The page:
Stranger at the Inlet (1946) by Martin Colt

A year ago, I reviewed The Clue of the Phantom Car (1953) and The Mystery of the Invisible Enemy (1959) by "Bruce Campbell," a penname of Sam and Beryl Epstein, who cemented their legacy as the pioneers of the present-days Young Adult genre with the acclaimed Ken Holt series – which tended to be darker and more intricately plotted than most juvenile mystery series of the period. What's not as well known is that Ken Holt has a predecessor, Roger Baxter, who appeared in a couple of novels during the late 1940s.

The series comprises of three novels, Stranger at the Inlet (1946), The Secret of Baldhead Mountain (1946) and The Riddle of the Hidden Pesos (1948), which were published under two different names, "Charles Strong" and "Martin Colt." A very short-lived series, but as highly regarded by fans as the more well-known Holt series. And not without reason!

Roger Baxter is the 14-year-old protagonist of the series who lives with his 12-year-old brother, Bill, in the small, coastal town of Seaview and they were obviously the prototypes for Ken Holt and Sandy Allen.

Roger is, very much like Ken, the meticulous, rationally-minded thinker of the two. However, the difference between Ken and Sandy, who are the same age, is due to intelligence, while the difference between Roger and Bill is clearly age, because Roger has already began to mature and Bill is still in the phase between childhood and adolescence – which can make him a little bit naive at times. Roger and Bill are two very well-drawn, believable child characters on par with the children and teenagers found in the work of Gladys Mitchell.

The story opens during the summer holiday and the boys are planning to make a windmill on top of the empty cottage, owned by their parents, which they have come to regard "more or less as their private property." Unfortunately, their mother informs them the cottage has been rented for two months to a man, Robert "Slim" Warner, who wants a quiet place to recuperate from an operation. Luckily, Slim has no problem with Roger and Bill mounting a windmill on the roof of the cottage to generate electricity for the cottage. However, they soon begin to pick up hints and clues that Slim is not who he says he is.

Slim says he came to Seaview to convalesce, but carried around heavy bag, two at a time, without any trouble or pain. He drives "an old wreck of a car," but the motor in it "sounds almost brand-new." A power generator was delivered to the cottage, but Roger knows he never send the telegram to ask for it. And then there's the mysterious, late-night visitor to the cottage and they boys overheard them talking about Smugglers' Island.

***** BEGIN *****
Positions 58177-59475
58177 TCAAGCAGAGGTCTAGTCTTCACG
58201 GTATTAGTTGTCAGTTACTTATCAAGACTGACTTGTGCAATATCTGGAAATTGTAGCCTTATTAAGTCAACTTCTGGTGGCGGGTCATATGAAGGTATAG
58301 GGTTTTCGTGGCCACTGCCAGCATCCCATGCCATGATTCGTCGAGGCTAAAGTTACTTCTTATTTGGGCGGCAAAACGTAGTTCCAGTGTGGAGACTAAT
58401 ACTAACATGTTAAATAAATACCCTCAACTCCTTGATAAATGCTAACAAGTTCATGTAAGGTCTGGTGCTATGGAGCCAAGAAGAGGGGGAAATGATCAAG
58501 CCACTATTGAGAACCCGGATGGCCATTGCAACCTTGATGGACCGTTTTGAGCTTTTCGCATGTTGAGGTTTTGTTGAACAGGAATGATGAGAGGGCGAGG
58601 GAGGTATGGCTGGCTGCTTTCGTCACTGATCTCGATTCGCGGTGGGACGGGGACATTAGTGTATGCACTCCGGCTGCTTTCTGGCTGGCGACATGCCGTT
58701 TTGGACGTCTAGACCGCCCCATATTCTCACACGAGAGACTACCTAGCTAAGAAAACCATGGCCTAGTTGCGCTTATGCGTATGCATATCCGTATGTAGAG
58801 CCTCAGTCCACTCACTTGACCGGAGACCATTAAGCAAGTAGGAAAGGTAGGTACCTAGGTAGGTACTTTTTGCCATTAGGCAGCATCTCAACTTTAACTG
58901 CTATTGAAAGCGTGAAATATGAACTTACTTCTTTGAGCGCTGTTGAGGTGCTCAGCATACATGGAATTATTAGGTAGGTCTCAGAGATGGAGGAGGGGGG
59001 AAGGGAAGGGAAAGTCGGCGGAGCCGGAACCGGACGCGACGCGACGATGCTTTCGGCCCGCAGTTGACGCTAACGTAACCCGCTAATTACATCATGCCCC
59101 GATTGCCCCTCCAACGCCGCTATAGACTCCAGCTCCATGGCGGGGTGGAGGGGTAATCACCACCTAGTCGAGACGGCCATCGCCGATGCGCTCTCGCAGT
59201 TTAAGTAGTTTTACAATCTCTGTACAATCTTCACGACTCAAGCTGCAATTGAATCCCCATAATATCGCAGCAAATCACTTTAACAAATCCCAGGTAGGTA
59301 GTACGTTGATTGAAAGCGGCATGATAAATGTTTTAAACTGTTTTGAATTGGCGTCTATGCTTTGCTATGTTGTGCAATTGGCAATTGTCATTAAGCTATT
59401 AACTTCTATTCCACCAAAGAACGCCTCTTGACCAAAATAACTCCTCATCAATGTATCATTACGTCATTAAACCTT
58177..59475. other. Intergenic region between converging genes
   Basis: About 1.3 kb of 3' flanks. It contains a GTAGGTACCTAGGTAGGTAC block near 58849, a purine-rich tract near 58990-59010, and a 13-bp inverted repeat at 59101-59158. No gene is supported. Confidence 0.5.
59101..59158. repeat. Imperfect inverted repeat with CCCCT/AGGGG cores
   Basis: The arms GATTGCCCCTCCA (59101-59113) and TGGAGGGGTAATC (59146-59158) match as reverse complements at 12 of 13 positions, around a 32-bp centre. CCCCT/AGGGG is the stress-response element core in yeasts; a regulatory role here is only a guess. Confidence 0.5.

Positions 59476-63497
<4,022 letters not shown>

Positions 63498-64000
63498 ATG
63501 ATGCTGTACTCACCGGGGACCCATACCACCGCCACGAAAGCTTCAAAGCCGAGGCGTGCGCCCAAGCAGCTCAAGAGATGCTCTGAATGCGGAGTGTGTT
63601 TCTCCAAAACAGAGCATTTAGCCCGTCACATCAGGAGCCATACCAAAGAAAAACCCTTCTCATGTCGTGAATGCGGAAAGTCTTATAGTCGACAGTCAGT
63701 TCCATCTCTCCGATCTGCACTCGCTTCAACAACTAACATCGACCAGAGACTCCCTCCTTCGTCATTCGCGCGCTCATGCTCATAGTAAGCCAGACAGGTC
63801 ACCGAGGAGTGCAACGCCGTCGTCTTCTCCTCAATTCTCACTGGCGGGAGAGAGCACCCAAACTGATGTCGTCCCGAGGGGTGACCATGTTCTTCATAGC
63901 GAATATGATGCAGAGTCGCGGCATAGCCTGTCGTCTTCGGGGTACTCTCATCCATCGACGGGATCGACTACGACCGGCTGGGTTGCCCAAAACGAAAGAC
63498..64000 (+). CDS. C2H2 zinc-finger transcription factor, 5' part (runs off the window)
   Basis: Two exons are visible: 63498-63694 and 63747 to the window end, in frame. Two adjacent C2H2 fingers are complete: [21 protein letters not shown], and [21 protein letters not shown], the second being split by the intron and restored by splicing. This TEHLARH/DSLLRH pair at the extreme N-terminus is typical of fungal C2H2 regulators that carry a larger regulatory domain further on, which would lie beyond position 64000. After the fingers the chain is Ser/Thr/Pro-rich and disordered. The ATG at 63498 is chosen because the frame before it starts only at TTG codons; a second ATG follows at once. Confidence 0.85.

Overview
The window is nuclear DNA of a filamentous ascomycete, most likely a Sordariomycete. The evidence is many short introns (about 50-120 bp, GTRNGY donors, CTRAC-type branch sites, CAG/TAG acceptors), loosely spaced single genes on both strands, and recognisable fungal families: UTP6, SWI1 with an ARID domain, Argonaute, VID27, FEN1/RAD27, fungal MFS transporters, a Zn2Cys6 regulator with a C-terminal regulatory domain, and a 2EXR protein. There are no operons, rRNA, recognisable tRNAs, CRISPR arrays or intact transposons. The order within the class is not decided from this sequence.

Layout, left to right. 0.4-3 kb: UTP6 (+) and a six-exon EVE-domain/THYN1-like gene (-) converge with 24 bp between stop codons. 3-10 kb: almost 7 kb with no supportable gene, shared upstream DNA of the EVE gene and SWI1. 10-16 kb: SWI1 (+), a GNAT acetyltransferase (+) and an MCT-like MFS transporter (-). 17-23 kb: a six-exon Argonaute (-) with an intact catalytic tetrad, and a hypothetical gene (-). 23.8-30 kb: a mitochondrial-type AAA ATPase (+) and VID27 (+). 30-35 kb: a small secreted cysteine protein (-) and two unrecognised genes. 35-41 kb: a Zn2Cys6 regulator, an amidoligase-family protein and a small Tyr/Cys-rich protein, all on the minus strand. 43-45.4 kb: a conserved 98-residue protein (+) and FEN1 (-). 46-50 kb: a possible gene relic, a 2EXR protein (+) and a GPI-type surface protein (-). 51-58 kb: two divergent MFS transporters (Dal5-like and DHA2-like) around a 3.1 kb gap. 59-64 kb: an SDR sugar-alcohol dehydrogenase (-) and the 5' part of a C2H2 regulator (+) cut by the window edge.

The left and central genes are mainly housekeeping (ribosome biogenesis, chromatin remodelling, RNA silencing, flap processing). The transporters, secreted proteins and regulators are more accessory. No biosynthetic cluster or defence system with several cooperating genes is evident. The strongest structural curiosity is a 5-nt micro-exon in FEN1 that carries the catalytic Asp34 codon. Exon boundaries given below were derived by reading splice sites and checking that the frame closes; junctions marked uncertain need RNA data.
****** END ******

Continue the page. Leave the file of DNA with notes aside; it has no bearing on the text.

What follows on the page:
An answer to all of these questions come, roughly, a quarter into the story, which plunges Roger and Bill head first into an exciting adventure that involves an elaborate smuggling operation – who use the peaceful, out-of-the-way seaside town as a clearing point. But this is all I can say about the plot without giving away too much.

What I can say about the story is that plot has a lot of nuts and bolts, which makes it a younger relative of Freeman Wills Crofts and John Rhode. The early chapter detailing how Roger, Bill and Slim build the windmill on top of the cottage reads like a partial instruction manual and they learn how to operate "a six-volt radio." As well as getting a crash course in Morse code. A combination of the two is put to ingenious use when they find themselves in a tight corner towards the end of their adventure. Obviously, a book that was written for young boys and teenagers.

The sole weakness of this excellently written novel is that the chase was more exciting, and fun, than the eventual capture of the culprits, which hardly came as a surprise. Something that enervates most juvenile mysteries for older readers.

Nonetheless, Stranger at the Inlet is a beautifully written, characterized and adventurous mystery novel with an equally beautiful, well-imagined backdrop. The writers evidently knew and respected their young audience, which they would come to perfect in the Ken Holt series when their plots became really trick and far more serious – fraught with very real, dangerous situations and consequences. So these two series are without question a cut above other juvenile series and can be enjoyed by young and old alike. Just for that, they deserve to be rediscovered.


  1. Oh, maaaaan, not another clasic era YA series to track down...

    Sounds like a good addition to the ranks, nd one I'll keep an eye out for. I guess it's not surprising that so much of this stuff was written -- the Young Adult market was doubtless a target before there was even an acknowledged Young Adult market -- so it'll be interesting to see how much we can uncover in the years ahead.

    I'm hoping to return to Ken Holt soonish, and then have plans to move onto Rick Brant, and from there...well, who knows?!

    1. They had to keep the kids and teens entertained in those pre-internet days of limited TV programming (post-1940s). I'm sure we'll keep finding them in the coming years. The trick is in filtering the pure adventure, thriller and spy stuff from the genuine detective and mystery stories.

      Speaking of the Rick Brant series, I have one lined up for sometime next year. The one set in my country, but I'll probably return to either Ken Holt or The Three Investigators after that one.